Here Awhile is a film about medical aid in dying — not so much the “medical” part, not even so much the “dying” part. It’s mostly about the living part. 

The movie is about relationships — not the length of time, but rather the quality of a relationship with another human being. It raises the question: Which is actually more important? 

Once again, the Wabi Sabi Film Festival brings a high-quality, relevant movie to our community. As with the two previous screenings since the advent of the pandemic, Alive Inside and Gen Silent, the next film in this ongoing festival will be online and free. Here Awhile will screen on Friday, Oct. 16 at 10 a.m. Guests will include director/co-writer Tim True and co-writer Csaba Mera, who will be present for a discussion and Q&A following the movie. 

For free registration and tickets, go to

“People who seek medical aid in dying want to live, but they are diagnosed with a terminal illness. They simply want the option to die peacefully without unnecessary suffering by having some say in the timing and manner of their death,” says Roz Byrne, co-chair of the Oak Park/Western Suburbs Action Team, Illinois End Of Life Options Coalition (IEOLOC).

An Oak Park-based volunteer group, IEOLOC is part of Compassion & Choices, a national nonprofit dedicated to improving and expanding options at the end of life. Roz Byrne can be reached at

I’d always thought of medical aid in dying as an aging issue, but one of the strengths of Here Awhile is presents this as an intergenerational issue. In so doing, it highlights the ageism inherent in our attitudes about dying. The movie also exhibits a sensitive treatment of other common relationship prejudices, including ableism, homophobia and racism.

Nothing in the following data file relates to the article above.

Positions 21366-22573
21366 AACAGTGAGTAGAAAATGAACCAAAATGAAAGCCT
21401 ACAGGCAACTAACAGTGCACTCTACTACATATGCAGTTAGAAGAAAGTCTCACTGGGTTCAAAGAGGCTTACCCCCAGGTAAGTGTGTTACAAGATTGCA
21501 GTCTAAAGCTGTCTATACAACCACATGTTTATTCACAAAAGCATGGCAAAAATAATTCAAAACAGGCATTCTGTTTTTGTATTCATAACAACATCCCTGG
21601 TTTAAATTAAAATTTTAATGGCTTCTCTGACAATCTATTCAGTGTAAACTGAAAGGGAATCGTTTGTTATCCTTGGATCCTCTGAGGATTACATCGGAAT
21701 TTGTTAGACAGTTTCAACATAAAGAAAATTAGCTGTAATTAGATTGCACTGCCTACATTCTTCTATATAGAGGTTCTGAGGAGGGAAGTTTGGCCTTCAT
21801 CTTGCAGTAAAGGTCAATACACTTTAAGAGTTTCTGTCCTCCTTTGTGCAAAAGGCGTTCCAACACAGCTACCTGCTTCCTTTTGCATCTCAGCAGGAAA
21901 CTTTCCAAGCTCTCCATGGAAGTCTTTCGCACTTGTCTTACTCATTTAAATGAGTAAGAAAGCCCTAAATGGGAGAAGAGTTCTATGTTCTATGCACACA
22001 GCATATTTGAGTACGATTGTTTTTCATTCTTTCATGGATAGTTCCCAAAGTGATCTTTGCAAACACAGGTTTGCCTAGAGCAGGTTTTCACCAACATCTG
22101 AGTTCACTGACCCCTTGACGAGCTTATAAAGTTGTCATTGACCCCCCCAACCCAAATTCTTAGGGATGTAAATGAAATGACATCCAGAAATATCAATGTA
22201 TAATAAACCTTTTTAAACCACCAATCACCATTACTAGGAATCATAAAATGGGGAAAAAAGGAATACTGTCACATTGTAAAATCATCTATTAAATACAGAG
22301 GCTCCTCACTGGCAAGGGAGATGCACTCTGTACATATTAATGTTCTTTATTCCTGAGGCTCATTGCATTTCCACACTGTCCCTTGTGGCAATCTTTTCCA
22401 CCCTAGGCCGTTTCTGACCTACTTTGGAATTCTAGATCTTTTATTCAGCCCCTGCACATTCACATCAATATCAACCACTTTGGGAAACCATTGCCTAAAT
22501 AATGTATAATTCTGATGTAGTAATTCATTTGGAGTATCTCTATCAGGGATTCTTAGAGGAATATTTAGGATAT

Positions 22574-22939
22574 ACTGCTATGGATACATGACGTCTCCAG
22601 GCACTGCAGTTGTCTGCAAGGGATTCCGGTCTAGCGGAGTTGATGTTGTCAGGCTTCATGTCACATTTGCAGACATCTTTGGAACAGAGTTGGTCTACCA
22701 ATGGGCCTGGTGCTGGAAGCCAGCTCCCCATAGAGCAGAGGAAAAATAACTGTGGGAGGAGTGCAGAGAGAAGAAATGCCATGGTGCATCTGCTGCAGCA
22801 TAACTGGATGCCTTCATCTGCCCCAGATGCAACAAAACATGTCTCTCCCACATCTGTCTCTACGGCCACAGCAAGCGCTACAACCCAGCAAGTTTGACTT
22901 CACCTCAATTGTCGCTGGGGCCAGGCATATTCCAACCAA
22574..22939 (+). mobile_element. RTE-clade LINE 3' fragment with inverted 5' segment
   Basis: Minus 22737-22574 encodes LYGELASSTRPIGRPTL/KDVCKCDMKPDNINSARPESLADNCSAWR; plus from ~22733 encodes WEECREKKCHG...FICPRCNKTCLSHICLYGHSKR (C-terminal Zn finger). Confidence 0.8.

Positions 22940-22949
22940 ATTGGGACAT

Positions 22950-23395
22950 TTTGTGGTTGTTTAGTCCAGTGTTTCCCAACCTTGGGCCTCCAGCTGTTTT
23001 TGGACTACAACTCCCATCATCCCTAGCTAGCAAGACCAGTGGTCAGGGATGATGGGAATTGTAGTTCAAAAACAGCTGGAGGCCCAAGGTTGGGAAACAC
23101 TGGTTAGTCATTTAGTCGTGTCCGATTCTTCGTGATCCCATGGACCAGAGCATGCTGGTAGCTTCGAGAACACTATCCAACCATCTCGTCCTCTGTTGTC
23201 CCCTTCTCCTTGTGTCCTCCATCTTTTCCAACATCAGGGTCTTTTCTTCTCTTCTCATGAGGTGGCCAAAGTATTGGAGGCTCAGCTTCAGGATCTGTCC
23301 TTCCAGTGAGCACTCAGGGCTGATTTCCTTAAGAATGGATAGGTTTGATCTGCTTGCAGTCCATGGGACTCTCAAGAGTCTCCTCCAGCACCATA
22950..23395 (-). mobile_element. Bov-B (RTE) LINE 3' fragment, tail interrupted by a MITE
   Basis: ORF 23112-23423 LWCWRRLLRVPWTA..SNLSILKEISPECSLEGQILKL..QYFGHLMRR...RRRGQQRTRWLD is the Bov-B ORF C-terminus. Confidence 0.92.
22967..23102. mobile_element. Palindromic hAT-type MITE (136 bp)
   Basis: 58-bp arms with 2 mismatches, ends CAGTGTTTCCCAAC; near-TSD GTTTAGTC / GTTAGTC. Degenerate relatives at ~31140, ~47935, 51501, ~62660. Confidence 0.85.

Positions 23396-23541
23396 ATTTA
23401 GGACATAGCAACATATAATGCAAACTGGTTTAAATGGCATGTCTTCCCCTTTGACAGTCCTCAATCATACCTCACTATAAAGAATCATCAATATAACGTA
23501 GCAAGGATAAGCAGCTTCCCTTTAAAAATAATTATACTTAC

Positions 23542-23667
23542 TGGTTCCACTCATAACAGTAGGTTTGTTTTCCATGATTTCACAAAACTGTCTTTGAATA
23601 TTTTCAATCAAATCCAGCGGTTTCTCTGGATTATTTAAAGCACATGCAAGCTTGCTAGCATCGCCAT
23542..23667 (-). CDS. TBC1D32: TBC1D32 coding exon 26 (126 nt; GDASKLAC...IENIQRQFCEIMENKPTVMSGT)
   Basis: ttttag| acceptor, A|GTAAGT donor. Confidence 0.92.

I hope to see you online on Friday, Oct. 16 at 10 a.m. for the screening of Here Awhile and for the post-film Q&A with discussion.

I also hope to see you online this Friday, Oct. 9, at 1 p.m., for a free webinar I will be moderating for the Institute of Noetic Sciences (IONS) titled, “Shifting Ageism: How Consciousness Affects Our Experience of Aging.” I will be joined by a panel composed of Ashton Applewhite, Elizabeth White and Dr. John Holton. Information and registration can be found at

Meanwhile, what will it take to get politicians — local, state or national — who are running for office to utter the words “older people”? How do they plan to deal with the explosion of our older population? How will older people be able to afford a place to live? How will our communities become age-friendly?

Because of longevity, we have entered a new phase for our species. We have added more longevity to our lives since the year 1900 than all of previous human history. This is an achievement to be proud of. Yet there are some who would say that, as a society, we cannot afford this achievement. If we look at aging the way we have for the last 200 years, we will turn this achievement into a crisis rather than a celebration.

For ourselves, our communities and our planet, how we grow older today is unsustainable unless we can shift our consciousness about aging.

A system that is unjust cannot sustain, and a system that is unsustainable cannot be just.

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